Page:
Sim Racing Pedals: Why You Want a Hard Brake Pedal
In this blog post, you’ll learn about essential aspects when choosing your sim racing pedals. To learn more about these specific aspects of sim racing pedals, we’ve included knowledge about motorsports mechanics, braking techniques, and hardware engineering.
It will get a bit technical at times, so before we dive into all the motorsports engineering and data, let’s sum up the main point first:
A hard brake pedal can help to improve lap times because, with a hard brake pedal, you can build more consistent muscle memory and brake later.
Using data and insights from real-life motorsports, we will argue for this statement, but that’s the gist of this blog post. You can learn more about sim racing and motorsport terms right here.
If you’re a visual learner, our CEO André Eriksen provides the technical insights in the video below. Here he also shows how our hydraulic Invicta™ sim racing pedals allow for ‘2-stage’ braking for optimal racing performance:
Regarding the statement above, it’s quite logical, really. Think about it: If a soft brake pedal would help you drive faster, all race cars from Formula to GT would have it. But they don’t.
Competitive racing – both real-life racing and sim racing – is about being the fastest. Every single part of a race car is there to help the driver achieve the best performance. If a component doesn’t support that goal, it’s not a part of the car. It really is that simple.
Of course, there can be variations depending on specific race types (rally, for instance) or the driver’s personal preference. But overall, real racecars have stiff brake pedals with minimal travel, and now we will explain why.
The Brake System in a Racecar
The mechanics of the brakes in a racecar consists of the following:
- Brake cylinder with hydraulic fluid
- Brake lines
- Brake caliper with pistons and brake pads
- Brake disc/rotor
The basics of braking in a racecar can be divided into two stages: the ‘soft’ stage and the ‘hard’ stage.
The ‘soft’ stage is the part where you apply pressure to the brake pedal. A stiff brake pedal will travel approximately 1-2 centimeters, which is nothing compared to the brake travel in a regular road car. It’s in this stage that you build up hydraulic pressure, and once the hydraulic pressure is built up, you are in the ‘hard’ stage, where the brake pads are touching the brake discs, and all mechanical play is compromised.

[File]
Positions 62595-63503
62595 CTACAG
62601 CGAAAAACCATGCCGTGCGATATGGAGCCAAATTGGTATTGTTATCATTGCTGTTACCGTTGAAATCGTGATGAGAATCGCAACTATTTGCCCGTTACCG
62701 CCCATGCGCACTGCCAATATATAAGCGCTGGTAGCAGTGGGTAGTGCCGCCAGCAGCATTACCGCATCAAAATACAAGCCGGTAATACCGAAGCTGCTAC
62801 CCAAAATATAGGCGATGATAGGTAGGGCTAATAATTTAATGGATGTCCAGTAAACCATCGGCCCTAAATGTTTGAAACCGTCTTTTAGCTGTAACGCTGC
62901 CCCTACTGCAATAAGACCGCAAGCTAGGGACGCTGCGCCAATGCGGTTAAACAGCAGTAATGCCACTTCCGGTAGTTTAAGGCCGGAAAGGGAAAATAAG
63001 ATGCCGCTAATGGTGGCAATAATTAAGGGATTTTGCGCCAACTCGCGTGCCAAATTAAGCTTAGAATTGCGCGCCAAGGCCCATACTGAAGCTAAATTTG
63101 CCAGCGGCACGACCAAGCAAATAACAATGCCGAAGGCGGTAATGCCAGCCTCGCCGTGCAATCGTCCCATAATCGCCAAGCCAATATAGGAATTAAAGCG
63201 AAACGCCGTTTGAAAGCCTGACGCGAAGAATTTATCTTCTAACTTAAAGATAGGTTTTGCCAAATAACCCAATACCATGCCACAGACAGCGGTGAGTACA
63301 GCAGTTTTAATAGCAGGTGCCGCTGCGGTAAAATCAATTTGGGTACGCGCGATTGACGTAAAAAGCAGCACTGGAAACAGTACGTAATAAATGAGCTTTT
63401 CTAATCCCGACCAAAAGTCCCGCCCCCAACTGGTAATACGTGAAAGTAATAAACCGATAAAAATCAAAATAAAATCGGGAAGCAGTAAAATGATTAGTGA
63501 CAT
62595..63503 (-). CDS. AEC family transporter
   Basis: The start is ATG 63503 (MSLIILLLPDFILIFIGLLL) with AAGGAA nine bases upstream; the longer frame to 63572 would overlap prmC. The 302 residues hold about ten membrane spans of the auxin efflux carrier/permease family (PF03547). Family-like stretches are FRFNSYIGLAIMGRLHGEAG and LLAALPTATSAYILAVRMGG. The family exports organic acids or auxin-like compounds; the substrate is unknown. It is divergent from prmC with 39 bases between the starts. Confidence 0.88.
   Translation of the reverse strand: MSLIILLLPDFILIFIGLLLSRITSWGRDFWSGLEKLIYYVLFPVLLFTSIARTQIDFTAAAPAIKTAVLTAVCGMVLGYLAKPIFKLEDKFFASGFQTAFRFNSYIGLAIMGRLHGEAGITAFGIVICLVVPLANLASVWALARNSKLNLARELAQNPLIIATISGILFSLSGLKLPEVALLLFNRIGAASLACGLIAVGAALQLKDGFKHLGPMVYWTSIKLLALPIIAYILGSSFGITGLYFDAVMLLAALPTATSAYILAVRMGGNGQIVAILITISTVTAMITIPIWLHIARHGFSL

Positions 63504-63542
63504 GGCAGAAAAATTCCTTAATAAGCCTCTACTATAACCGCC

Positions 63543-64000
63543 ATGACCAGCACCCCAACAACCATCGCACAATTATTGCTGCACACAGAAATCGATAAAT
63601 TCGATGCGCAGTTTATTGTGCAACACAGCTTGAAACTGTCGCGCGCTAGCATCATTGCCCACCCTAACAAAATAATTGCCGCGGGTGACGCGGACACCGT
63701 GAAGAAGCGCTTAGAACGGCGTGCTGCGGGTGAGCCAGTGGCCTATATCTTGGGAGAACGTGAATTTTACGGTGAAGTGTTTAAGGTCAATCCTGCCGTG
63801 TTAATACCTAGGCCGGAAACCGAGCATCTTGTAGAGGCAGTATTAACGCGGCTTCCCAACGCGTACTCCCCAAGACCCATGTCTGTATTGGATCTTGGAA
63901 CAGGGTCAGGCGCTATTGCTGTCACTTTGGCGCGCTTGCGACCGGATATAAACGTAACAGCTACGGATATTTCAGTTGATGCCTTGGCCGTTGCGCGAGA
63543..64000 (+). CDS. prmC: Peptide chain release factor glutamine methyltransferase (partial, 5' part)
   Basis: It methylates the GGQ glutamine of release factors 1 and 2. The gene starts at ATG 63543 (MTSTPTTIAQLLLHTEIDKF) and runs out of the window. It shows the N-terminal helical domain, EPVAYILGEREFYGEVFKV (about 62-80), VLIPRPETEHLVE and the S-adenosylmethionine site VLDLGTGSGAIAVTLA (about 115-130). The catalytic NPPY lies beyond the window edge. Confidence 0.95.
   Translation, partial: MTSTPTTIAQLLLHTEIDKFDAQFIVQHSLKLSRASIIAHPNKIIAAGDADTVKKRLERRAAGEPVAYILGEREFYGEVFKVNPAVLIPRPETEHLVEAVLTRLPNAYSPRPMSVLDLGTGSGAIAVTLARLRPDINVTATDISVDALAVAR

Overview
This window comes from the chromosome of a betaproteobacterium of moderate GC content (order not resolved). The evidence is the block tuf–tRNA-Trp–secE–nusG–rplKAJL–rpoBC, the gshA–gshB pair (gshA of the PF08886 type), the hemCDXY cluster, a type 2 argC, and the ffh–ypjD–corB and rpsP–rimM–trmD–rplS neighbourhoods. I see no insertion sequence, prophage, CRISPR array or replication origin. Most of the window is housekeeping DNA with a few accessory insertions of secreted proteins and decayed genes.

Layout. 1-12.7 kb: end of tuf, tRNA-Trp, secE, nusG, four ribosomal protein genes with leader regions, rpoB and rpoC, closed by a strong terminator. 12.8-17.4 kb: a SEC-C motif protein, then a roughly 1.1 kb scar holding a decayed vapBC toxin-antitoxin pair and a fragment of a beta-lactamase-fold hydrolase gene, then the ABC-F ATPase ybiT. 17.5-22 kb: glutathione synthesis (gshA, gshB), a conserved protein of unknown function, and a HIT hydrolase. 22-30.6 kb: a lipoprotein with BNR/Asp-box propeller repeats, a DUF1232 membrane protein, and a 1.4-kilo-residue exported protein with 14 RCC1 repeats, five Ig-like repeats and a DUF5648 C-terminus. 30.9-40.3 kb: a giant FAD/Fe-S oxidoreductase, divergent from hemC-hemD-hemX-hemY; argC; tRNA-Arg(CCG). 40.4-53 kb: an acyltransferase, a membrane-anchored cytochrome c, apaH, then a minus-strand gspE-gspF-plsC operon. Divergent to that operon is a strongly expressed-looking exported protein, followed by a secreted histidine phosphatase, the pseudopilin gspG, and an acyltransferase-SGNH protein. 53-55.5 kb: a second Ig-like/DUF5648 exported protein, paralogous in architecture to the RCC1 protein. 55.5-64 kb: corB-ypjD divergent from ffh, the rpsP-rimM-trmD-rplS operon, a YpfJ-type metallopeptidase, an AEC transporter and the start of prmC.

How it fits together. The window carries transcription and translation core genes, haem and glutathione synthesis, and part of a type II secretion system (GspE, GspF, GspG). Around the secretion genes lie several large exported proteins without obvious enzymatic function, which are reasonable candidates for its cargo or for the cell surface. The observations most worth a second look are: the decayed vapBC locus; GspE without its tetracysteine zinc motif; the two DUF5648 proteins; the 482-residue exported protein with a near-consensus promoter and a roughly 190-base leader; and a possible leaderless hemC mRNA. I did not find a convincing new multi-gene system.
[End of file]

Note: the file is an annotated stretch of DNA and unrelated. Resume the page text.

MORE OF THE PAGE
In the ‘hard’ stage, you’re basically pressing your foot against a wall because the hydraulic forces (the brake fluid) can’t be compressed anymore. This is what makes the pedal feel stiff when applying enough pressure.
It’s quite simple: The shorter the travel distance, the faster you can reach a full stop, and the longer you can wait before pressing the brake. Therefore, a stiff brake pedal is faster and more efficient because you can brake later, allowing you to maintain full speed longer.
But how do you simulate the feeling of braking in a real racecar when you don’t have physical braking equipment in your sim rig? That’s where the patented T.H.O.R.P.™ brake system in the Invicta sim racing pedals comes into play.
A Hard Brake Pedal in Sim Racing Pedals
At Asetek, we aim to make our sim racing pedals as realistic as possible. Therefore, we have designed the T.H.O.R.P.™ system according to the above 2-stage system. Since you don’t have a physical brake disc, caliper, or pads in a racing simulator, we designed the brake cylinder to simulate those components.
When you use the Invicta Sim Racing brake pedal, the slave cylinder will compress the elastomer and allow a pedal travel of approximately 20-25 millimeters until it hits a full mechanical stop. This is the ‘soft’ stage.
The ‘hard’ stage is when the slave cylinder is mechanically locked, and – just like in a real racecar – you’re pressing directly against the hydraulic forces. The feeling is NOT simulated, and therefore you can keep pressing the brake pedal up to 100 bars of pressure (185 kilograms).
High-End Sim Racing Pedals: Differences in Data
But just what difference does the combination of a short travel and hard pedal actually make when racing? Using the Invicta Sim Pedals, we ran a test using T1 at Barcelona.
You can see the test in action in the video above (from 11:13), but you can also see it here:
As we said at the start of this blog post: A hard brake pedal can help to improve lap times because, with a hard brake pedal, you can brake later.
The technique for this is called trail braking. Trail braking is a combination of braking hard and then slowly taking your foot off the brake as you turn and increasing speed again.
In the example above, the hard and short brake pedal means we can get 6 meters closer to the apex of the corner before braking. This translates to 0.3 seconds saved!
The gain is, of course, dependent on your current hardware. But even if the difference is as little as just 0.1 seconds, think about it:
Multiply the split seconds saved by several turns and repeated laps on a given track; you have what can make the difference between success and failure when sim racing at home.
Brake Hard and Efficient With The a Hard Brake Pedal
Now we’ve made our argument.
There is a reason why a racecar has a hard brake pedal – it’s simply more efficient. With this blog post, we hope we’ve been able to explain the engineering behind racecar mechanics and how sim racing hardware can be designed to simulate that.
It’s difficult to describe the contrast between 2-stage and 1-stage braking if you have not tried both or are used to the long travel of an ordinary road car. But trust us: real race drivers or dedicated sim racers such as reviewers can testify to the difference.